The Dao incident was a life-changing event at United. While the airline may not have been hurt financially by the unforced error, it is causing a change in culture.
CEO Oscar Munoz has just spent three weeks in various United hubs, speaking to gate agents and customer service representatives (CSRs) on empowerment.
In a speech to gate agents at Chicago O’Hare, Munoz laid out seven major “pain points” that have hampered operations.
Breakdown in Communication Between Organizations
Communication breakdowns often occur between the various groups necessary to make a flight go out on time and make an airline run smoothly. As an example, Munoz pledged to work with zone controllers, gate agents, ramp agents, pilots, and FAs to provide realtime information and ensure they work together as one team.
Overbooking has been a perennial frustration, especially as default compensation amounts were greatly reduced after the merger with Continental while flights continue to be oversold. Munoz said United will address this from two angles. First, United will no generally longer overbook flights within two hours (it is now a 90-minute limit). Second, United will soon introduce reverse auctions that will allow customers willing to bump easily identify themselves, alleviating stress at the gate.
Issuing Customer Compensation
Issuing compensation is a lengthy and burdensome process. United is working to make the actual processing of customer service complaints and issuing denied boarding credit be far more speedy.
One reason gate agents often seemed reticent to help is because audits are frequent. In the Smisek era, gate agents who provided too much compensation were punished. This has created a culture of fear and translated into poor customer service. Audits will be reduced.
Aero is the front-end system United airport staff use to process flights and rebook customers. Many employees have complained about its speed and functionality that hampers the efficiency of handling customers and delays. I can certainly add that it takes a ridiculous amount of time to rebook compared to the old fastair system prior to the Continental merger.
Better Training + Staffing
Supervisors feel they have not received proper training and that trickles down to all airport staff. United will provide better training on both the technical side and stress management side. This will also help United correct staffing levels.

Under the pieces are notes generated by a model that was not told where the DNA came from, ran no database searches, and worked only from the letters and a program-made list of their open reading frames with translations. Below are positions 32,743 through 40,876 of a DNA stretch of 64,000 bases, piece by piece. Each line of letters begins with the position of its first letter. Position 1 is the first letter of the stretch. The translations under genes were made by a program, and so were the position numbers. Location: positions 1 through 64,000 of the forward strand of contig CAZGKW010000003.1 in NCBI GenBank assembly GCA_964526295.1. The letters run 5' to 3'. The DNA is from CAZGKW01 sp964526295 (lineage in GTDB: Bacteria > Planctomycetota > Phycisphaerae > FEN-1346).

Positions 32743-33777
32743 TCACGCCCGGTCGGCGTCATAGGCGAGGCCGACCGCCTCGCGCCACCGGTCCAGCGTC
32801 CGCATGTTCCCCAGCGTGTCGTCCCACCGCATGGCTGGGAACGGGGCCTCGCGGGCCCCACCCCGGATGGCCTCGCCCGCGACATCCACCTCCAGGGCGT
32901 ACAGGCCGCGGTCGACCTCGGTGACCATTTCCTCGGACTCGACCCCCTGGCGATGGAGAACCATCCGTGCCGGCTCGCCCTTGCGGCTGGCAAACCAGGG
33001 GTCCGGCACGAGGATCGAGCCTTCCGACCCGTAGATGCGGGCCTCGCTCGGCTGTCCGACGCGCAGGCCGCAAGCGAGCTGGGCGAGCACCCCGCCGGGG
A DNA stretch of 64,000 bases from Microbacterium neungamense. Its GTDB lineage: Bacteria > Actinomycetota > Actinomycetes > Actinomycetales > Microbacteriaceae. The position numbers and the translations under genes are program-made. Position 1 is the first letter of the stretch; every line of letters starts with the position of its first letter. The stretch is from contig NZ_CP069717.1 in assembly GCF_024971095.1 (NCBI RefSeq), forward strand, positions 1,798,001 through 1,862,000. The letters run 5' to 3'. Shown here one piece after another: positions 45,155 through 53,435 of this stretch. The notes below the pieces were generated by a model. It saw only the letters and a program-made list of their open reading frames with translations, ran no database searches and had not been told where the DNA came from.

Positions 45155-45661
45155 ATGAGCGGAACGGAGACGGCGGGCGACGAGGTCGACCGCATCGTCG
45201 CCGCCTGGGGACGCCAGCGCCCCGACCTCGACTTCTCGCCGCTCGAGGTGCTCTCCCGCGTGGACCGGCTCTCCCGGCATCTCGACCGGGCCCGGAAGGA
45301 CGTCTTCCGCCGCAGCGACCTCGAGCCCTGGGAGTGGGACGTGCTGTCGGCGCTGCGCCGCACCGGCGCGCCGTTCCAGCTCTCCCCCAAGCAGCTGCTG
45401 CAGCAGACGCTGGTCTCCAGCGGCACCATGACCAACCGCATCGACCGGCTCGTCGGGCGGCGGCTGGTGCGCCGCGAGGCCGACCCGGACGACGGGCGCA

In order to save on labor costs, United contracts out many positions at airports around the company. That includes the people who check you in or tag your bags at some airports. It includes caterers and cleaners as well. And of course contracted flight crews flying under United Express. Munoz promised to hold these contractors to the same high standards that United holds its own workers too.
Progress is always slow and Munoz closed his speech by emphasizing that changes will be incremental. That’s the nature of any change at an organization as large as United. I’d add one more item to the list above, and that would be the whole Basic Economy problem. I’ll lay out the issues in a subsequent post, but despite best efforts to warn people what purchasing a Basic Economy fare really means, it has still provided a major stress point for gate agents.
But at least United is listening to its gate agents, many who have been with the company for decades. Even small changes can help operations run far more efficiently. Delegating more power to gate agents to handle issues will build mutual trust and benefit consumers. When airport staff is empowered to help without fear of being punished for generosity, we will undoubtedly witness better customer service. Proper training can ensure the right balance is struck between being generous and too generous.